A Step-by-Step Guide to Proper Teeth Brushing

Photo of family brushing their teeth together

Are you brushing your teeth the right way? You might think so, but you might actually be missing a few key pointers to ensure you thoroughly clean every surface of every tooth as best as possible.

Brushing the correct way is important, so it’s always wise to refine your technique. After all, the better you can brush your teeth at home, the more impressed your dental hygienist will be—and the less work she’ll have to do when you go for a cleaning!

Ready to start brushing your teeth like a pro? Follow our easy step-by-step guide below to take your oral hygiene routine to the next level.

Just Remember: It’s All About the Angle

Positioning your toothbrush just right can make a world of difference. Experts recommend getting your toothbrush to be at a 45° angle to your gums. Then, once it’s at the correct angle, you can gently move the brush in short, circular strokes that are about the width of each tooth.

When it’s time to brush the inner surfaces of the front teeth, you can change things up a bit by moving the brush so that it is in a vertical position. Then, you can brush up and down those surfaces to clean them.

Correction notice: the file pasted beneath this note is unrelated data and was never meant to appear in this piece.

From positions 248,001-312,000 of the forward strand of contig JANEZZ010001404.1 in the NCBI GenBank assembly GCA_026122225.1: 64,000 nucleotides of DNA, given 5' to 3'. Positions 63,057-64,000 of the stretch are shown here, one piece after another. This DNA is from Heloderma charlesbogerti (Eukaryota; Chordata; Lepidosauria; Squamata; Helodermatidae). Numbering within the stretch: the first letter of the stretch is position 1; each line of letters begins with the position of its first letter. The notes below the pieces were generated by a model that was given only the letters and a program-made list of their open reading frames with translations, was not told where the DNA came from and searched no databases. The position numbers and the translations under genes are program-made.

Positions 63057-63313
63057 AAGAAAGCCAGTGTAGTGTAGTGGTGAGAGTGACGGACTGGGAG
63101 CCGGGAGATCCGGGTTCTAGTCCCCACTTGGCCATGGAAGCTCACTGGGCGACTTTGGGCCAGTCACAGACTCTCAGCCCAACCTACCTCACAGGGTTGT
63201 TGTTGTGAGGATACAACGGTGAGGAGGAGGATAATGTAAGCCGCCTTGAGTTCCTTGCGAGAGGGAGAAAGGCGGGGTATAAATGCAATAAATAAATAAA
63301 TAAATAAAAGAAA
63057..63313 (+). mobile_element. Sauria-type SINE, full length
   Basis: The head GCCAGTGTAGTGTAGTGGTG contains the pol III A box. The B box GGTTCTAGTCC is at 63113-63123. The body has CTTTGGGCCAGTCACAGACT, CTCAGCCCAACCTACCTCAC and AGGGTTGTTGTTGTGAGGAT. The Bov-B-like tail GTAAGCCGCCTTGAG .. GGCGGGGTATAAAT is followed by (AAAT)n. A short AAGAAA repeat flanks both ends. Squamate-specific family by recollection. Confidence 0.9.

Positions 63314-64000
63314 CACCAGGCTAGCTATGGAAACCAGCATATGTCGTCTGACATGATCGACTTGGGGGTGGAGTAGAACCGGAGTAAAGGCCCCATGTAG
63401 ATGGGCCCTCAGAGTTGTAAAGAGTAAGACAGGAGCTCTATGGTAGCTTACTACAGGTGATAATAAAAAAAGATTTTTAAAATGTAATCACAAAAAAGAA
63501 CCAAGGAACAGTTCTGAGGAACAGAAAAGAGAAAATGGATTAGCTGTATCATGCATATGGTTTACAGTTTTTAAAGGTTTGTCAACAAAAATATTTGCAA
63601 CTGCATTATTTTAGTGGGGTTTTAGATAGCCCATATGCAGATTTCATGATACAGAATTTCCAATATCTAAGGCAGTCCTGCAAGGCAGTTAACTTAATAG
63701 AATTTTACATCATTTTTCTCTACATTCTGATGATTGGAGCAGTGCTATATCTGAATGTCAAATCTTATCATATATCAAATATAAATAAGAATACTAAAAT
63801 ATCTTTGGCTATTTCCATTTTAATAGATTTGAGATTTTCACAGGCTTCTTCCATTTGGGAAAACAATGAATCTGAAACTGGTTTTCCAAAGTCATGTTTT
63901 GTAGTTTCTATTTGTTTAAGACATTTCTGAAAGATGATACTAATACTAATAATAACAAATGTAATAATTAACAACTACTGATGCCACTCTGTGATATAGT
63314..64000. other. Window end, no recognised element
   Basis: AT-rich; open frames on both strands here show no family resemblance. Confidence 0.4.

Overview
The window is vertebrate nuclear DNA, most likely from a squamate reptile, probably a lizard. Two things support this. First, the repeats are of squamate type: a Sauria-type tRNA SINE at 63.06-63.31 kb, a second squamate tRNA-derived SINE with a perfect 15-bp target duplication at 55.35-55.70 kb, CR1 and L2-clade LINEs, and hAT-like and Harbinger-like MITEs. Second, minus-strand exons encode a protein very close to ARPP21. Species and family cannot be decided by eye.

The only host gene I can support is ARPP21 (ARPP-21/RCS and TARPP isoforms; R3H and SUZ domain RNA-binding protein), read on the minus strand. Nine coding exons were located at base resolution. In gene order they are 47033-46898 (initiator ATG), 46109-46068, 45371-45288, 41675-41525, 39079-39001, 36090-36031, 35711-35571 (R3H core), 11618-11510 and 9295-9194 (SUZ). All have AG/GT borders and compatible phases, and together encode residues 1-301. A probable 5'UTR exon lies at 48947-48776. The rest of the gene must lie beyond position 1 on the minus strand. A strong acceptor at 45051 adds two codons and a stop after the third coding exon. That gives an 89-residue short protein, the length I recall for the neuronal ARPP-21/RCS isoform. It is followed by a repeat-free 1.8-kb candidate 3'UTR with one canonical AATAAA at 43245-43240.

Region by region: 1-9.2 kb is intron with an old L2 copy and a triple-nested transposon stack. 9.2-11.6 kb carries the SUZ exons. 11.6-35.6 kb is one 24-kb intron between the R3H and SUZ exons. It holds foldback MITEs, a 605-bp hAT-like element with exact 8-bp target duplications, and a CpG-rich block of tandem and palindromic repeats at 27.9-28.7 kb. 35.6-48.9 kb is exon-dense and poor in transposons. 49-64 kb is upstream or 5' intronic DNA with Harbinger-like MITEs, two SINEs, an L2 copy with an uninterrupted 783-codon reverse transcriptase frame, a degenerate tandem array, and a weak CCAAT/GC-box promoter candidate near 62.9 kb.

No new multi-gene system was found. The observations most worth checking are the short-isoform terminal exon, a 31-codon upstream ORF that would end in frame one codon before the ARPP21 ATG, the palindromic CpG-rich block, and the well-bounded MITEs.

Note: There’s no need to brush aggressively. Using too much pressure can do more harm than good, as it can lead to enamel erosion and gum damage. Instead, focus on using the right angle and strokes to get the job done.

Step 1: Brush the Outer Surfaces of the Teeth

Start by brushing the outer surfaces of all of your teeth.

You might decide to start in the front of your mouth, or you could start in the back of your mouth and then make your way around to the other side.

You can either start with your top teeth or your bottom teeth first. Just make sure that you go all the way around so you don’t miss any spots.

Note: After using the brush at the 45° angle mentioned above, you can gently roll the bristles away from the gums to ensure you remove debris from the entire tooth surface.

Step 2: Brush the Inner Surfaces of the Teeth

Once you’ve brushed the outer surface of your upper and lower tooth, from the back to the front, it’s time to repeat the process with the inner surfaces of all of those teeth.

Yet again, you can start in the back on one side of your mouth, either the upper or lower teeth, and work your way around, following the directions regarding the correct angle to thoroughly clean the teeth and gums. Don’t forget to change the angle when you get to the inside of the front teeth.

Step 3: Brush the Chewing Surfaces of the Teeth

Next, it’s time to get the chewing surface of every tooth clean.

As you did for the other surfaces of your teeth, you can begin with the back molars on one side of the mouth and make your way around. If you start with your upper teeth, get them completely clean before moving on to the lower teeth, or vice versa.

For the chewing surface, which is uneven rather than smooth, you can use a back and forth motion to clean it out.

Step 4: Brush Your Tongue

You can use a special tongue cleaner or your toothbrush to clean your tongue. This can help combat bacteria and bad breath.